Since the camp was shut down, there has been a dramatic decrease in the amount of violent crime in the area as a number of migrants have applied for asylum in France or dispersed into other parts of the EU.

Yet in August last year, it was revealed that migrants had made 30,000 attempts to reach Britain from Calais despite costly security measures.

The French interior ministry logged 17,867 efforts to break into the fortified zone around the port and Channel Tunnel.

Asylum seekers also tried 12,349 times to stow away on UK-bound lorries.

The figures came nearly a year after the closure of the notorious Jungle migrant camp in Calais – raising fears of another shantytown springing up there.

New data from NHS England shows the health service is operating at a poorer level than at the same point in 2016, which was branded a ‘humanitarian crisis’

PM WARNED PATIENTS ARE ‘DYING PREMATURELY’ IN CORRIDORS, LEAKED LETTER REVEALS

Furious A&E chiefs have warned Prime Minister Theresa May that patients are ‘dying prematurely’ in hospital corridors.

A leaked letter, written by the bosses of 60 casualty units, reveals there are ‘serious concerns’ about patient safety amid the NHS‘ worst winter on record.

Chiefs warned just 45 per cent of patients had been seen within four hours in some A&E units during last week – well below recommended levels.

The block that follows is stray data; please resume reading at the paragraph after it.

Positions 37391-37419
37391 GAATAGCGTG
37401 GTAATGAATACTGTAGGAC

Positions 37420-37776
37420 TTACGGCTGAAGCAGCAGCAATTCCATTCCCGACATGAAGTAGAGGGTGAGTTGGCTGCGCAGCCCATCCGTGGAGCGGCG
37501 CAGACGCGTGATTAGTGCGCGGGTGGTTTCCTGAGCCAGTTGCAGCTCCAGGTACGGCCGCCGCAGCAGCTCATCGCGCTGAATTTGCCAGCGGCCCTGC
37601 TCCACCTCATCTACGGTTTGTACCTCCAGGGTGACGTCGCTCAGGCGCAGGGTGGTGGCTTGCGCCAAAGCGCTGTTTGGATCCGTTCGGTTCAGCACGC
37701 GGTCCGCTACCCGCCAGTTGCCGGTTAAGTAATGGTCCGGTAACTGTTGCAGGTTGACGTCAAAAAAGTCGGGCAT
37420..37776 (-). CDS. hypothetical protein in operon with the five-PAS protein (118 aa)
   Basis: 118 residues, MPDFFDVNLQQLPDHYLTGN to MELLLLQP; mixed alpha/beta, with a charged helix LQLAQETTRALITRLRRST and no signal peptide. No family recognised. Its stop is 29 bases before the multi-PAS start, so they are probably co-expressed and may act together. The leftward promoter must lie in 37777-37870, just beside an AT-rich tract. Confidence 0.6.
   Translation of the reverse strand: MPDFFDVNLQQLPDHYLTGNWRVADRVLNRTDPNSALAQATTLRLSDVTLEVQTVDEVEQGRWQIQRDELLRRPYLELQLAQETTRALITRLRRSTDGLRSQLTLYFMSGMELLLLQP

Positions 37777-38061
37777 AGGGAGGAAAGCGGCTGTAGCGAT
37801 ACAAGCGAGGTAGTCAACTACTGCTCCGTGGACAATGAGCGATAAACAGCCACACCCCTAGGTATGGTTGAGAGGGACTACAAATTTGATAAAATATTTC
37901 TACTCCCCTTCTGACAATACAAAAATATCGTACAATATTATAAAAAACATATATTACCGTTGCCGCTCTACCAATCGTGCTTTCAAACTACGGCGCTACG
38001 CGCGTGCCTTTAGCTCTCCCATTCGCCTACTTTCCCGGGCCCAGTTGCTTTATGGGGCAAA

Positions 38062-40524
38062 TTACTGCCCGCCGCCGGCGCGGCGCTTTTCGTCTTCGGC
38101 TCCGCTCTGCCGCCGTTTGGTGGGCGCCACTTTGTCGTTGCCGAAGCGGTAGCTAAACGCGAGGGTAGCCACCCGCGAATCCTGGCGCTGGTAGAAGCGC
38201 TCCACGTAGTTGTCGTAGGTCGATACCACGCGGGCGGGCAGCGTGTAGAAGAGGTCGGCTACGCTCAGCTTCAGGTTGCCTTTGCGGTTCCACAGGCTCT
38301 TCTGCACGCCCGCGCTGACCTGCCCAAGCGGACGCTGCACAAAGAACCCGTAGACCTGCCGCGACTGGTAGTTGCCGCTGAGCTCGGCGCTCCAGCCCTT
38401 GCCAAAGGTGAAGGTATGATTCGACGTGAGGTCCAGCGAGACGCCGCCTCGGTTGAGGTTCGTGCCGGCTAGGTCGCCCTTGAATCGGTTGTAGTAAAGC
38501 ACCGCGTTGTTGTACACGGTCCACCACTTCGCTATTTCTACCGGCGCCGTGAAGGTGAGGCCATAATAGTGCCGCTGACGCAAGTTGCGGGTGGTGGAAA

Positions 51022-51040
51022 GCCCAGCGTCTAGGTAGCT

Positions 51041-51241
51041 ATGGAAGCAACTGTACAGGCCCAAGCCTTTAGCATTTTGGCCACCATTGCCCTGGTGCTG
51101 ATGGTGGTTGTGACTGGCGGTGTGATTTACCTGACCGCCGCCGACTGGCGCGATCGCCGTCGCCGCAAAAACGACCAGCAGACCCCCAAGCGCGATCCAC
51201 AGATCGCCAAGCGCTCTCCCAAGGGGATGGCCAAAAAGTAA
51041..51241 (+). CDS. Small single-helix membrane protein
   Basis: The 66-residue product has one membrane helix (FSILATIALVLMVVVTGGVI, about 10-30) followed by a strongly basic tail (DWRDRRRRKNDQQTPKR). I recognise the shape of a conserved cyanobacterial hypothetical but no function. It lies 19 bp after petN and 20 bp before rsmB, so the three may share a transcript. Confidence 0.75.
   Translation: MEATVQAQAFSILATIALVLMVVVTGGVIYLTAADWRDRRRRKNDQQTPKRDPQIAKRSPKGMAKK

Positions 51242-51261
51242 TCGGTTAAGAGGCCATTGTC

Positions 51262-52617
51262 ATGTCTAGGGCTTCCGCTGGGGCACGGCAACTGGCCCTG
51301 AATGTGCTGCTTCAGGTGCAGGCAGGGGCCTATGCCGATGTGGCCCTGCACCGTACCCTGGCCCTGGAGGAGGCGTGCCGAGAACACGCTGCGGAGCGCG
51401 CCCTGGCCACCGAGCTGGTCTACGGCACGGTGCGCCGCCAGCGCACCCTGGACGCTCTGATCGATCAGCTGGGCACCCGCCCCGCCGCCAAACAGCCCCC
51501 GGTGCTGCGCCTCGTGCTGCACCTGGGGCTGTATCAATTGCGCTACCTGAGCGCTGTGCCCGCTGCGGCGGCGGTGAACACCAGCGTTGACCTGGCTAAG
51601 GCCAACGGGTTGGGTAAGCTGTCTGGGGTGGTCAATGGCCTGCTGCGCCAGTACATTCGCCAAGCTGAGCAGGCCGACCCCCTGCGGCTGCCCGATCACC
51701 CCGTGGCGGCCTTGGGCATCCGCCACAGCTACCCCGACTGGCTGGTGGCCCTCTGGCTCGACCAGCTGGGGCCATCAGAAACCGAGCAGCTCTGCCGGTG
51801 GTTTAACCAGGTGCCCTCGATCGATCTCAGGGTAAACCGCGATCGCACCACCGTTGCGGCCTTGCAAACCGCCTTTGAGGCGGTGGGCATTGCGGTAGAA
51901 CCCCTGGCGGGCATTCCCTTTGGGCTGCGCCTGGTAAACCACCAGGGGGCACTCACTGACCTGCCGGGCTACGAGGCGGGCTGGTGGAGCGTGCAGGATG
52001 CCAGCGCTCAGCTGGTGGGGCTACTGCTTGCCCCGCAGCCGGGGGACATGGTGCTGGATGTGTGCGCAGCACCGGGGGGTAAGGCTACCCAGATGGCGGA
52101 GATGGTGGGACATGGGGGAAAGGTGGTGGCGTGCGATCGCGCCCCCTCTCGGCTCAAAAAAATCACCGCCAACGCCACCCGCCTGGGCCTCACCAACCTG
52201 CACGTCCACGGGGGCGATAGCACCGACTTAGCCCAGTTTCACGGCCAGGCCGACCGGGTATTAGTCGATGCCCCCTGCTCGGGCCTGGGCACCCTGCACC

The strongly-worded letter also revealed how levels were ‘never higher than 75 per cent’. The Government time-target is 95 per cent.

Furious A&E chiefs have warned Prime Minister Theresa May that patients are 'dying prematurely' in hospital corridors

Furious A&E chiefs have warned Prime Minister Theresa May that patients are ‘dying prematurely’ in hospital corridors

Their revelation, seen by HSJ, mirrors figures released by NHS England today which showed waiting times have reached their worst on record.

Fears have been raised that the problems will only worsen, amid the rapid spread of flu which some expect to be the worst outbreak in 50 years.

Names on the scathing letter, dated yesterday, included some of the bosses of the biggest and busiest casualty units across the country.

They included: Cambridge University Hospitals, Guy’s and St Thomas’ Hospital, Kings College Hospital and Central Manchester University Hospitals.

They warned the NHS is ‘chronically underfunded’ and not prepared for the winter onslaught, now considered to be the worst recorded in recent history.

The data shows that over 5,000 extra beds were brought into service to cope with demand

The data shows that over 5,000 extra beds were brought into service to cope with demand

JEREMY CORBYN LEADS ATTACKS ON THE GOVERNMENT OVER NHS CRISIS… WHILE IN MEXICO

Labour leader Jeremy Corbyn has attacked the Government for its handling of the crisis, warning Mrs May is ignoring the desperate calls of nurses for more money

Labour leader Jeremy Corbyn has attacked the Government for its handling of the crisis, warning Mrs May is ignoring the desperate calls of nurses for more money

His Twitter account has been churning out criticism of the Government over the NHS crisis.

But as ministers have been active and Theresa May went to hear the problems of hospital staff yesterday, Jeremy Corbyn was relaxing in sunny Mexico.

The Labour leader has attacked Transport Secretary Chris Grayling and Health Secretary Jeremy Hunt for going missing, while he has been more than 5,000 miles away over Christmas and New Year.